Taiwan resumes dialogues with China while refusing to accept "One China" policy
Relations with Beijing have deteriorated under Taiwan's first female president, whose China-sceptic Democratic Progressive Party (DPP) took office in May after a landslide victory over the Kuomintang party (KMT).
Tsai has refused to accept the concept of "one China", prompting Beijing to cut off all official communication with the island's new government.
China sees self-ruling Taiwan as part of its territory requiring reunification.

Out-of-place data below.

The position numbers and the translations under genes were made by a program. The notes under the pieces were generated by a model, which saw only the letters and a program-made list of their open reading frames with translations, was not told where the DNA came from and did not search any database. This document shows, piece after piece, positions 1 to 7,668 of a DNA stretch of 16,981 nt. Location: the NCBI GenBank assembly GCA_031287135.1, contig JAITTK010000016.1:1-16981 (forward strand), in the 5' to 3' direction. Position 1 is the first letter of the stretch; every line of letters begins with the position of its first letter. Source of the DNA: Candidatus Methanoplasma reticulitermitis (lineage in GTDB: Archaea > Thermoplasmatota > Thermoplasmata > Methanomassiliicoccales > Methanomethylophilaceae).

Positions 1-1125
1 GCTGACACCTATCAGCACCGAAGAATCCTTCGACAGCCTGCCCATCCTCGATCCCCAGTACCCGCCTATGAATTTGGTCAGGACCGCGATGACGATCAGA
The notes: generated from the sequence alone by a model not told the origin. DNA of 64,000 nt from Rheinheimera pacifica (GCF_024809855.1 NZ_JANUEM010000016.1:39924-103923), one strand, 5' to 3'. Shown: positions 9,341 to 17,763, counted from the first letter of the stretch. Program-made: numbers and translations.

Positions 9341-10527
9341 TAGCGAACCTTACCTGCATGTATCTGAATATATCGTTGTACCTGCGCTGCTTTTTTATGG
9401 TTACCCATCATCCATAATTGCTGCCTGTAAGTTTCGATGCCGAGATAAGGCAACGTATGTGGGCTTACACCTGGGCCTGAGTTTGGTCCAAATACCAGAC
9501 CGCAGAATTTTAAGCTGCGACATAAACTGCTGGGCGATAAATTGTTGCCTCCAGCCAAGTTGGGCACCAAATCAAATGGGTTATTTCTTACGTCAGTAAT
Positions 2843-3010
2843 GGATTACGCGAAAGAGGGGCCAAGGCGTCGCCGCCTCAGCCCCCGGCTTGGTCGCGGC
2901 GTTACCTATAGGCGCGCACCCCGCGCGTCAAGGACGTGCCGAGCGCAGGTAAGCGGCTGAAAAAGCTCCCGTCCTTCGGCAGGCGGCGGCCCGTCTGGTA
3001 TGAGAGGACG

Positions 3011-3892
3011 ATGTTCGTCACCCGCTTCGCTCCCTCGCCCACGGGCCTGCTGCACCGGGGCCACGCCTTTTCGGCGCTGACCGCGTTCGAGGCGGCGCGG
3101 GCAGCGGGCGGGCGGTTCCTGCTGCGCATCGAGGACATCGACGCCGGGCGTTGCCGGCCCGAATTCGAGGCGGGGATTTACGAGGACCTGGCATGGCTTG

In a speech marking Taiwan's National Day, Tsai urged both sides to "set aside the baggage of history and engage in positive dialogue".
"The two sides of the strait should sit down and talk as soon as possible. Anything can be included for discussion," Tsai said.
While Tsai said she did not want Taiwan and China to go down "the old path of confrontation", her government would not "bow to pressure" from Beijing.
Taipei has accused Beijing of pressuring a number of countries, including Armenia and Kenya, to deport Taiwanese fraud suspects to China rather than their home territory.
Taiwan has also blamed China for blocking it from attending international events, including a major United Nations aviation meeting in Canada last month and a series of forums in semi-autonomous Hong Kong.